Fine Art, Outdoor Painting, Plein Air, Landscape, Cityscape

Latest

Why I Designed the STRADA Easel

Image

A couple years ago my easel fell apart which prompted me to look for another outdoor painting easel. Although I liked many features of the pochade box I previously owned, there were several things that frustrated me including wing nuts, springs and other moving parts. After looking at other pochade boxes and plein air easels on the market I couldn’t find one that fit my needs. So over Christmas break several years ago, I spent a few weeks working out a new design. One thing led to another and after multiple prototypes and a year of testing and tweaking, the STRADA Easel was born. The first edition STRADA Easel was delivered a day before I did a painting demonstration in front of hundreds of people at the 2012 Plein Air Convention in Las Vegas. The easel received an enthusiastic response from painters across the country so I went in search of a manufacter. I continued making design improvements and the following year we launched the product sold out at the 2nd annual Plein Air Convention in Monterey, California. Now the STRADA Easel is being used all over the world.

I designed the STRADA Easel with three goals in mind: strength, simplicity and design. At some point it is likely an outdoor easel will tip over or be dropped. Whether in the field or in a suitcase at the airport I didn’t want an easel breaking the first or even the hundredth time it took a fall. Yet, I still wanted to it be light weight. For this reason the easel is made entirely out of a high quality aluminum and has fewer parts than other easels and pochades, so there is less to break down and wear out.
To keep the STRADA Easel simple to use, various components of the design have multiple functions, including a patented self-locking component and adjustable panel holders with dual functions. Instead of using complicated nut and bolt type components I designed an easel which uses friction to hold things in place. I hated to repeatedly tighten and loosen the screws on the other pochade systems so I designed the STRADA with rigid top and bottom canvas/panel supports with fixed position points. By designing the canvas supports with fixed positions I was able to do away with additional screws to tighten. This also eliminates parts that will break down over time. The ‘open and paint’ design reduces weight and setup time. Additionally, there are no parts protruding from the sides, top and bottom surfaces making it easier to slip in and out of a backpack or carrying case.
One of the reasons I believe the STRADA pochade or box design is preferable to the traditional french easel is it allows you to keep your painting and palette in the same light because the top of the box keeps the palette in shadow. Keeping the palette in shadow allows the painter to judge both color and value more accurately. Furthermore the legs on french easel tend to be the first thing to fail and a quality tripod which attaches to the bottom of the STRADA will last for many more years.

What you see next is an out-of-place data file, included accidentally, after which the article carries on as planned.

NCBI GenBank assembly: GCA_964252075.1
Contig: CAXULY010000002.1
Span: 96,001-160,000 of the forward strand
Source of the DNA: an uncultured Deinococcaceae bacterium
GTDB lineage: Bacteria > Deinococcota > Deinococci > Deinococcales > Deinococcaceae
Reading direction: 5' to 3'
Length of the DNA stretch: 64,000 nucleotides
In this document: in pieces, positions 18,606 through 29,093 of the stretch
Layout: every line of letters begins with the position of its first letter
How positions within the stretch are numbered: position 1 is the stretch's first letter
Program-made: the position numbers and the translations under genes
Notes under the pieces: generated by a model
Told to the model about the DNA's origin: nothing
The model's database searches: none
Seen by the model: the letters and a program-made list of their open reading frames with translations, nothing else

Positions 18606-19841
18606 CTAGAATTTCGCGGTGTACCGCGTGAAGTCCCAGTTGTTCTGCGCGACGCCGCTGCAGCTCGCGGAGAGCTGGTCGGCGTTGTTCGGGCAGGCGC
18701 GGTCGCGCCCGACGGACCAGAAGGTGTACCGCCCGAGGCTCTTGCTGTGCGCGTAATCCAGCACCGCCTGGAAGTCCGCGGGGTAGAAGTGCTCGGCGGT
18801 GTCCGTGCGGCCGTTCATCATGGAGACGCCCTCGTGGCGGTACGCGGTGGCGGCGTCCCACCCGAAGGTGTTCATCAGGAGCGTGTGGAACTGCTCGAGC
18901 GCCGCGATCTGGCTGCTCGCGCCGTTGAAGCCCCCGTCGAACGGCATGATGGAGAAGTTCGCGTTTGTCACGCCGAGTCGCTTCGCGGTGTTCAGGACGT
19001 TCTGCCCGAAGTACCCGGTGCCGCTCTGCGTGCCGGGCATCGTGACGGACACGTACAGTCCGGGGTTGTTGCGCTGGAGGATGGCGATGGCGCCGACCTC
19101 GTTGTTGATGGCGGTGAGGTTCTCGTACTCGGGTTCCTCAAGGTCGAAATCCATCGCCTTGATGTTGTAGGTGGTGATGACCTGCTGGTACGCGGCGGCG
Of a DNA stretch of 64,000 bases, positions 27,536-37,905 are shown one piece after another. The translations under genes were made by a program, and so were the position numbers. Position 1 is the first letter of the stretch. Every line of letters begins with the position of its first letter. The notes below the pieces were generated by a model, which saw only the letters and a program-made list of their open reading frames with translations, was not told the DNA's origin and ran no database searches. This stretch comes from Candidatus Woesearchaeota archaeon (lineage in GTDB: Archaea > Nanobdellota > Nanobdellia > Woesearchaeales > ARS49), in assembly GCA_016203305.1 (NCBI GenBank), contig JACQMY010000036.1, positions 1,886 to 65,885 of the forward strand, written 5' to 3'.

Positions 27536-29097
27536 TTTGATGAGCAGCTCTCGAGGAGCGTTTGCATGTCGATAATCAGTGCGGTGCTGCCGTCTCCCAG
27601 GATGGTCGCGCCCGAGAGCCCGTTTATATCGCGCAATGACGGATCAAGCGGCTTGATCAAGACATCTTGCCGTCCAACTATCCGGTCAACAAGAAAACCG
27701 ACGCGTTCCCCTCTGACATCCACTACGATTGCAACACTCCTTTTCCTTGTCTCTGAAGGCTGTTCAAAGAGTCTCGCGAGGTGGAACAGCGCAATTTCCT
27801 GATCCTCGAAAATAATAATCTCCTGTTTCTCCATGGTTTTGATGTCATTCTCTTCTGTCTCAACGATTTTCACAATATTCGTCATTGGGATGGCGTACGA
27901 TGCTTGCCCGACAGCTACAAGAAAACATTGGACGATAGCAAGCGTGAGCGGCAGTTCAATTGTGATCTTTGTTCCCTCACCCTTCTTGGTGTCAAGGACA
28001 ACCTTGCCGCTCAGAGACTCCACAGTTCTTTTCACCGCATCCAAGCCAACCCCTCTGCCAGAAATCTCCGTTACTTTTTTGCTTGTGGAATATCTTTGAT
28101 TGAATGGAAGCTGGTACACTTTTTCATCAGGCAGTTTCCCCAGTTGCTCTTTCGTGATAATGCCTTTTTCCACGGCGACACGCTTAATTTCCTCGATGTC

I opted for a lighter and sleeker design instead of making the easel with extra storage space or built in panel carrier. The STRADA Easel is designed to be carried with other supplies in a backpack or roller bag. I have found the backpack is much lighter when you store paint, brushes canvas etc. in the bag instead of the easel. However, I developed generous side trays which attach to each side of the easel so when it comes time to paint you can have all your gear near your palette.
And finally I wanted to have a product made entirely in the U.S.A. This way I’m able to keep quality high. It’s nice to know some products can still be made close to home. To learn more about the STRADA Easel go to www.stradaeasel.com

Advertisements
Image

Plein Air in the Desert

Plein Air in the Desert

White Wash 12″ x 24″. I did this painting for the Borrego Springs Plein Air Invitational. White granite, yellow smoke trees and violet mountains made this one of my favorite places to paint in the southern California desert.

Image

Devils Gate 11″ x 14″

Devils Gate 11

This painting of Devils Gate (near Casper, Wyoming) is part of a show I will be doing with artists John Burton and Josh Clare next year. One of my ancestors John Watkins and his wife and two children spent a couple freezing nights here on their trek west. I stood alone on this scene and watched the sun go down. It is a sacred place.

Image

Legion of Honor

Legion of Honor

Spent the Day doing master copies at the Legion of Honor and the De Young Museum with fellow artists Mike Malm, Robert Coombs, John Burton and Josh Clare. The painting being copied here is by Saint Cecelia by J. W. Waterhouse

Image

Painting Cityscapes with Bryan Mark Taylor

Painting Cityscapes with Bryan Mark Taylor

Plein Air Magazine recently produced an instructional DVD on painting cityscapes. It was filmed at Fort Mason Park in San Francisco. Go to: http://streamlineartvideo.com/titles/taylor/

Image

Near Mt. Pisgah, Iowa

Near Mt. Pisgah, Iowa

I’ve been working on a series of landscape paintings of the western migration including the Mormon and Oregon trails. Here is a 9″ x 12″ painting depicting a farm near Mt. Pisgah, Iowa.

Image

daycomingtoanendweb.jpg

“The End of a Day” 16″ x 20″